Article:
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How to run Fastlane and GitLab with AppStore Connect API

​In this brief tutorial, I am going to walk you through a relatively painless process of using .p8 certificates from App Store Connect API to authenticate during Fastlane builds. As we also use GitLab as our CI, I will also show you how to pass the key from GitLab to Fastlane script.

Step 1: Allow keys to be created

For this step, you need to be an account holder. If you are not an account holder, you need to ask him to do it for you.

Note: Keys are generated per organization. For example, if you are a developer on project A (First organization), project B (First organization), and project C (Second organization), you will have to ask account holders of both the First organization and Second organization to allow access.

The first step is to go to Users and Access (tab Keys), you will see something like in Image 1.

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     Image 1 - Starting point for the account holder
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Following this, you need to click on the “Request Access” button. This will allow anyone with an Admin role to create new keys. You will see some kind of pact with the devil, or disclaimer if you prefer. You need to check the box and click submit. Visual reference in Image 2. If everything goes well, you are rewarded with the screen captured in Image 3.

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                Image 2 - Disclaimer
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                Image 3 - The result screen
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For the account holder, the journey ends here. Now it’s your turn.

Step 2: Obtaining the key

For this part, you will have to have Admin rights, which is referred to in AppStore Connect documentation.

You will start as Image 3 shows, Users and Access, tab Keys. Now the process is still pretty straightforward. Just tap the magic button and you will see the form for key creation. Fill in the details. Fill in the details (Image 4), the name is not substantial, but access has to be at least App Manager. Otherwise, your Fastlane pilot will fail when updating info as stated in Fastlane documentation. If you do not need to modify info, Developer access will suffice.

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                Image 4 - Access key form
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Next, you will see your key has been created (Image 5). There are 2 values to take into account, Issuer ID (blue rectangle) and Key ID (red rectangle). You don’t need to write them down as they are always accessible to you. What is not always accessible, however, is the “Download API Key” button. You will be prompted about this when trying to download the key.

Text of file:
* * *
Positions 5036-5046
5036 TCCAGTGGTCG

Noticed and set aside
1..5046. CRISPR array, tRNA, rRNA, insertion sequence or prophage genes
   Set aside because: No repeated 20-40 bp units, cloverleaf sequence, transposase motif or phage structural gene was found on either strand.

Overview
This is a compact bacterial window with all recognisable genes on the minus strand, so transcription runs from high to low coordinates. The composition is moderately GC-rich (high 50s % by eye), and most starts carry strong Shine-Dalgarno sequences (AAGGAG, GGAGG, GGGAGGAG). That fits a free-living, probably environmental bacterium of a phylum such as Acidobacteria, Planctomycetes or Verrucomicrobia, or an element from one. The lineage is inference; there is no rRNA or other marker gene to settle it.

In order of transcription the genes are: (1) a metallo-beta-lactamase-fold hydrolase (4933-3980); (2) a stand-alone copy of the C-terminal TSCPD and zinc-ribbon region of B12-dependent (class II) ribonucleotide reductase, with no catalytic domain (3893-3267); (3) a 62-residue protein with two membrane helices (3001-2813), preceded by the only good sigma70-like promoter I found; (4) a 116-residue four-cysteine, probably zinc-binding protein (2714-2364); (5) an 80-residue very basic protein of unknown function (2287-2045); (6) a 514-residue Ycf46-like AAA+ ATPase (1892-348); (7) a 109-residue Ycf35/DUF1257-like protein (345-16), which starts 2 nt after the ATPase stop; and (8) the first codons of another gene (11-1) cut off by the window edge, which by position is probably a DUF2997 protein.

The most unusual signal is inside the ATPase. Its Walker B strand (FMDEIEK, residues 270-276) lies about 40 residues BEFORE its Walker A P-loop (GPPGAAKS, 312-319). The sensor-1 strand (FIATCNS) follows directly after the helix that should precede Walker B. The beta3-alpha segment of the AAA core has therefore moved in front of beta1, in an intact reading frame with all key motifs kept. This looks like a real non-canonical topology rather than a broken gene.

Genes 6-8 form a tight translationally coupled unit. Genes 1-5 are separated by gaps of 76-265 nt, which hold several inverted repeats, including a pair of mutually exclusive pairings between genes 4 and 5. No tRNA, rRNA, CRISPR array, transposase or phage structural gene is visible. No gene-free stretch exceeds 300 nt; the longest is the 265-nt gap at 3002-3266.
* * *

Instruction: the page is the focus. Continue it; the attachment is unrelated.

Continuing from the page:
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                Image 5 - Newly created key
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Step 3: Using the key

Now to the main part. Download the key. You can only download it only once, but it is not really a problem, just a mild inconvenience as you can always generate a new key.

There are two ways to use keys within the Fastlane script. One is by using the base64 encoded key directly and the other by using the json file described in the documentation.

I use the base64 encoded key. Open the terminal window and go to the folder where you have your key. Run the command cat {KEYNAME} | base64 and copy the result for later usage.

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             Image 6 - Writing out base64 key
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Now that you have your key, you have to adjust your Fastlane and GitLab script. If you are not using GitLab, skip that part.

For the Fastlane script, you need to start using options from your lane. I have my base64 key as an argument with the name api_key supplied to a script. Now you may notice the colorful rectangles. The red one should be issuer id from Image 5, and of course, the blue one is the key id from the very same image. For reference, see my lane in fastfile in Image 7.

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               Image 7 - Fastfile sample
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If you don’t use any other tool which manages CI, you are pretty much all set. You may call your script as you did before, just add the parameter followed by “:” and value. For example, fastlane {MY LANE} api_key:”{MY KEY}”. If you do not want to manually input it every time, you might consider some kind of key storage, for instance, keychain. Then you may skip passing the argument to the lane, but that is a topic for another day.

GitLab adjustments

For this to work, you first need to go to your GitLab interface and set a new variable. Image 8 will help you find it. Add a name that will be later used in the script, for me it is APP_STORE_CONNECT_API_KEY and the base64 version of your key. Don’t forget to tick the box to mask it from logs (Image 9).

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                Image 8 - GitLab settings
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                Image 9 - Adding a new variable
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Now you have to adjust your Gitlab script. Open your .gitlab-ci.yml file and for every lane where you want to use the key add it as a named parameter as in Image 10.

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               Image 10 - Script adjustments
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Now you are all set to continue doing automated submissions with GitLab and Fastlane.

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